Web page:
You can read pretty much what you like into the film.  Allusions abound, but what makes the story gripping is the relationship which develops between the father and his two sons, especially the doubting Ivan, who can't bring himself to accept this strange man as his father.  All he had to go on was a photo taken when he was still a baby, which he pulls from a book of mythology in the attic.  Older brother Andrei seems to have an inkling of a memory, but relies more on his mother's assertion than his own judgement.



Zviagnitsev leaves his story open ended, allowing for multiple conclusions.  Some might find this frustrating, but it works especially well in this film.  Here's the trailer.

Tuesday, November 20, 2012

At the Bottom



I read Gorky's The Lower Depths to prep me for a Lithuanian production this past week.  I couldn't help being reminded of Eugene O'Neill's The Iceman Cometh, especially in Luka's role in the play.  Made me wonder if O'Neill stole a page from Gorky.  Both of these playwrights drew on their own experiences in creating a view from the bottom of urban society. 

Gorky's play had more resonance in 1902 with theater viewers used to plays that dealth with either a fading or debauched aristocracy.  The reaction was visceral according to Solomon Volkov who wrote extensively  in his book, Magical Chorus, about the play and Gorky's relation to Chekhov and the Moscow Art Theater.  Gorky quickly found himself the hottest property in Moscow and soon St. Petersburg. 

The play, which focuses on a group of lost souls in a squalid tenement building in Moscow, was picked up by the London Theater in 1911 and made into a movie by Jean Renoir in 1936.  It can be found in the Criterion box set with Kurosawa's 1957 version,  Luka is a pilgrim who brings a bit of hope to the beleagured denizens who struggle to cope with the crumbling world around the world.  In many ways the play presaged the revolution that would come in 1905, which is one reason it remains a very popular play.  But Gorky had no way of knowing this then, anymore than Dostoevsky in his presicent novels.

What makes the play work is that it deals with specific human emotions and gives a vivid account of those living at the bottom of society.  Each still seems to hold out for something better like the Baron who is constantly referring to his aristocratic past, much to the chagrin of the whore, Nastya.  Satin is the deepest cynic, but even he is moved by Luka, who has his strongest influence on the Actor who tries to recapture his golden moments on stage.



Oskar Koršunovas in his recent production, Dugne, dispenses with the intrigue of the first three acts and focuses almost exclusively on the fourth act, giving the play a very contemporary feel.  Luka, the landlord and the landlady have been dispensed with, although they are referred to by the others.  Satin takes the principal role with the Baron and the Actor also having key roles.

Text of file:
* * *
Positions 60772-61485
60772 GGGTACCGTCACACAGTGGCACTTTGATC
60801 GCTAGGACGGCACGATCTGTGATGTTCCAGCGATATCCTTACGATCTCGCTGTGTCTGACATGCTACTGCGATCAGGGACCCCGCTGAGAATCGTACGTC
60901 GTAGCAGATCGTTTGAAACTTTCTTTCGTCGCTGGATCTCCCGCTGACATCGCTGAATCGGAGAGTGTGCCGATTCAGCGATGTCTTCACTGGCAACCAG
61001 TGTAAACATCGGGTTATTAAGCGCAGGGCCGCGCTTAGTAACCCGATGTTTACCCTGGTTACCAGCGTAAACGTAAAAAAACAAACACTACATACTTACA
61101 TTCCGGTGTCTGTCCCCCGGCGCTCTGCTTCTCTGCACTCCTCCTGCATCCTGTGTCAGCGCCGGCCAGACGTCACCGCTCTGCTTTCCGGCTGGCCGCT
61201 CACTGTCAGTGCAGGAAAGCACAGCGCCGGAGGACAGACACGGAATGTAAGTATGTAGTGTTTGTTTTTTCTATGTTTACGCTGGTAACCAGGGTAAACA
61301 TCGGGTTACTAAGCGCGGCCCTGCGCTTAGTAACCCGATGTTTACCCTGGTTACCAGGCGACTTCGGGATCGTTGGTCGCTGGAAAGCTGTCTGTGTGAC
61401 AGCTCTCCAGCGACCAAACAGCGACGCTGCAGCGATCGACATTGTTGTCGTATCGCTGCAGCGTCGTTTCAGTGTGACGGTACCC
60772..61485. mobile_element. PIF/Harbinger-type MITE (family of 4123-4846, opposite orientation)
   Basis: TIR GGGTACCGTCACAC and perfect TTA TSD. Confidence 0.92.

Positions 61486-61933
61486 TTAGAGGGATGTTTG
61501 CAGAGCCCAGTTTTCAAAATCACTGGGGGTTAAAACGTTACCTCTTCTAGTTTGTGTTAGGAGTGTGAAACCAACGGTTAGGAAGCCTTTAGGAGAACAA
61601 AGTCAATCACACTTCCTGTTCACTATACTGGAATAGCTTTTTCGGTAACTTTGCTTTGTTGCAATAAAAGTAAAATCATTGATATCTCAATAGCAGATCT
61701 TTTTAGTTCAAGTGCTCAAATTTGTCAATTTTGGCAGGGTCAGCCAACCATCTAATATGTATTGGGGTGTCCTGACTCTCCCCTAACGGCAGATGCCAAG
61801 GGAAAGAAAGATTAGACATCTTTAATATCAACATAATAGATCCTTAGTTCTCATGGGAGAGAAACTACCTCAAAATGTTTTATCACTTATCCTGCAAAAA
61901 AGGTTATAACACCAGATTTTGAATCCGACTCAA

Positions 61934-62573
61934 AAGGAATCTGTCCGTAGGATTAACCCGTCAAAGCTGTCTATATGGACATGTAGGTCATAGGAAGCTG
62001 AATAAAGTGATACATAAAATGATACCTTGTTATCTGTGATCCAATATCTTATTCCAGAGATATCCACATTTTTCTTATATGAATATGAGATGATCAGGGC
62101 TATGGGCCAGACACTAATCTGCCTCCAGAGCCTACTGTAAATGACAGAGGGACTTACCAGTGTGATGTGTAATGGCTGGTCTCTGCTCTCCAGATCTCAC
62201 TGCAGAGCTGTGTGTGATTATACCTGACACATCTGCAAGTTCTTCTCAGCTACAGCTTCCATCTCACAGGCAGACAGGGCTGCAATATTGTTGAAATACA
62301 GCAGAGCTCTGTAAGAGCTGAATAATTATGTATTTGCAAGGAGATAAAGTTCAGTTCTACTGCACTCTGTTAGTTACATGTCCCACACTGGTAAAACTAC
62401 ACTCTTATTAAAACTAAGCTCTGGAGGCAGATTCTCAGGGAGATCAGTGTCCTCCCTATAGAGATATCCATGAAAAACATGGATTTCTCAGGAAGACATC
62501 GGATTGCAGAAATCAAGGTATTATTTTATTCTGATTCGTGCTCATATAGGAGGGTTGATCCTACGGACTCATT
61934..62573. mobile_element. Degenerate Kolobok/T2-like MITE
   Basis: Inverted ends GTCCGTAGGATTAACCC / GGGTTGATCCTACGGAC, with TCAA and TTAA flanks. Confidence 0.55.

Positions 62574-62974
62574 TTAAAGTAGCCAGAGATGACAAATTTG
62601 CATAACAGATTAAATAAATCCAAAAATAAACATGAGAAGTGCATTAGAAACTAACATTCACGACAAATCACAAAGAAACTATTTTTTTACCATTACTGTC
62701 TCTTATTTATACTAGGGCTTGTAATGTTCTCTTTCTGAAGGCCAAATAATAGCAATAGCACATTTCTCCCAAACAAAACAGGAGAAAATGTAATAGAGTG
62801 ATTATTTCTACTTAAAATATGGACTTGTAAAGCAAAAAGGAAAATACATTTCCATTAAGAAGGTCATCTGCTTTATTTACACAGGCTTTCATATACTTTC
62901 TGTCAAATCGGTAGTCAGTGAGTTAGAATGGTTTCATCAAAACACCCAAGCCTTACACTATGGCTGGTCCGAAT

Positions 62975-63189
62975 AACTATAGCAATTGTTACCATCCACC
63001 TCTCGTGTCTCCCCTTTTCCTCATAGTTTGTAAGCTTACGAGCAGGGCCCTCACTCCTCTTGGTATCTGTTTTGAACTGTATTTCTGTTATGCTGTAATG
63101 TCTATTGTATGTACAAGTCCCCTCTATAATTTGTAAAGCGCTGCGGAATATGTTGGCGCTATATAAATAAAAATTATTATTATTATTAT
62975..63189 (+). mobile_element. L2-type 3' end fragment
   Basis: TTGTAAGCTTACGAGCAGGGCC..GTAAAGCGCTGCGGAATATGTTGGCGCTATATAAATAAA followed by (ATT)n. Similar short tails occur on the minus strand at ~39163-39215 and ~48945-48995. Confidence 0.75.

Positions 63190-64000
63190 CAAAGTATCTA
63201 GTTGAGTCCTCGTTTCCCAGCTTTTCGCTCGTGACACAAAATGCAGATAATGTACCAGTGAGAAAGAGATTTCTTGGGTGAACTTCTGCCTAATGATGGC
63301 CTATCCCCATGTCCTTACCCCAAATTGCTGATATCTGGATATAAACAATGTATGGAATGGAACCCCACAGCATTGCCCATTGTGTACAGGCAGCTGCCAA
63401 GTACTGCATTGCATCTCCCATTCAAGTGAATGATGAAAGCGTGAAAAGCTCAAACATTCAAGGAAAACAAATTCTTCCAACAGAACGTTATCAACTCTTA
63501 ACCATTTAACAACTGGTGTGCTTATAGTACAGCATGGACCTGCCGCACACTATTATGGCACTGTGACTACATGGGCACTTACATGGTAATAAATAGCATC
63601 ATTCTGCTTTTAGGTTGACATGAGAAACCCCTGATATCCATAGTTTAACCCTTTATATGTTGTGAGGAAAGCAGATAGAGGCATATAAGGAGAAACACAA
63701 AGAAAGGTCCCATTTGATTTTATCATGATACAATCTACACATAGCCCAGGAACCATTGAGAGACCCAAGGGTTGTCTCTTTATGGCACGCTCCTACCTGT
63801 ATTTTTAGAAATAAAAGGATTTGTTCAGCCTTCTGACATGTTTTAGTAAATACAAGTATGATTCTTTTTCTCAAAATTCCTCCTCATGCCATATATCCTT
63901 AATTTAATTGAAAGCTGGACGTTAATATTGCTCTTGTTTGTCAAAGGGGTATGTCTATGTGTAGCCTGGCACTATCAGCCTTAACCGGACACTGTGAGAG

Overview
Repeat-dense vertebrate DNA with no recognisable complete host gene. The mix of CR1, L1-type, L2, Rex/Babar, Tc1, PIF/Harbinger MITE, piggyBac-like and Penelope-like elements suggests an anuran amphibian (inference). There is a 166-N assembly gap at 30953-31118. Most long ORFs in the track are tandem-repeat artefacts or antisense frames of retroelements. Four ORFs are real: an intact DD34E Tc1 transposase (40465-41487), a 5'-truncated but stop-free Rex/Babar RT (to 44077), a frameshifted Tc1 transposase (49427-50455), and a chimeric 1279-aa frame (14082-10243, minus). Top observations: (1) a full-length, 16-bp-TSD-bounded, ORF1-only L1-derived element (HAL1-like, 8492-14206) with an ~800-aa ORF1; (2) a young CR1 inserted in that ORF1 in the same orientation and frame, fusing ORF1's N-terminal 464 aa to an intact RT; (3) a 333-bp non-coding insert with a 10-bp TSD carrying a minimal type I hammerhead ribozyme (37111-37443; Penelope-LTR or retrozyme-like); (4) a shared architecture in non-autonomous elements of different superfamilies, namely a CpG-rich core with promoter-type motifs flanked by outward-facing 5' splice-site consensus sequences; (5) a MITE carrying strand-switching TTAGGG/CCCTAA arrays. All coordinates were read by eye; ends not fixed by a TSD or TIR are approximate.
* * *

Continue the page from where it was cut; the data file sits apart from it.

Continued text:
Sunday, November 4, 2012

The Edge


We found ourselves watching Край,or the Edge, last night.  It dates to 2010 and features one of my favorite actors, Vladimir Mashkov.  It seems made largely for foreign consumption as noted in this review in kinokultura.  The film is set in the aftermath of WWII with a fallen war hero finding himself a very reluctant champion of German survivors in a gulag on the edge of Siberia.  The film is played more for action than it is meaning, but nonetheless offers some pithy theatrical moments.

It is a muscular movie, in some ways similar to Konchalovsky's Runaway Train, as much of the action swirls around two rival locomotive drivers, but seems to come down to uprooted nationalities.  There was a surprise appearance from one of my favorite Lithuanian actors, Vladas Bagdonas, as an exile in this penal colony, although most of the detainees were German.  This of course leads to much tension with the local Russians, which Ignat no longer feels part of it, made adamantly clear when they won't let him drink with them.  Such moments are a bit too melodramatic, but the film has a good flow even if it doesn't feel like it is going anywhere.

Saturday, November 3, 2012

Remembering Laika


On this day in 1957 Laika was launched into space.  The perky young female, only 3 years old, was originally named Kudryavka, on account of her curly hair, but I suppose Laika was easier to wrap your tongue around.  Laika underwent rigorous training for her flight aboard Sputnik 2.  For decades the Soviets held up Laika as a symbol of their space program, which Viktor Pelevin poked fun at in Omon Ra.  But, even he didn't know at the time of his writing that Laika hadn't survived her space odyssey.  Information wasn't released until 2002 that Laika died of asphyxiation, when her oxygen ran out on board.  Laika has been honored on postage stamps around the world.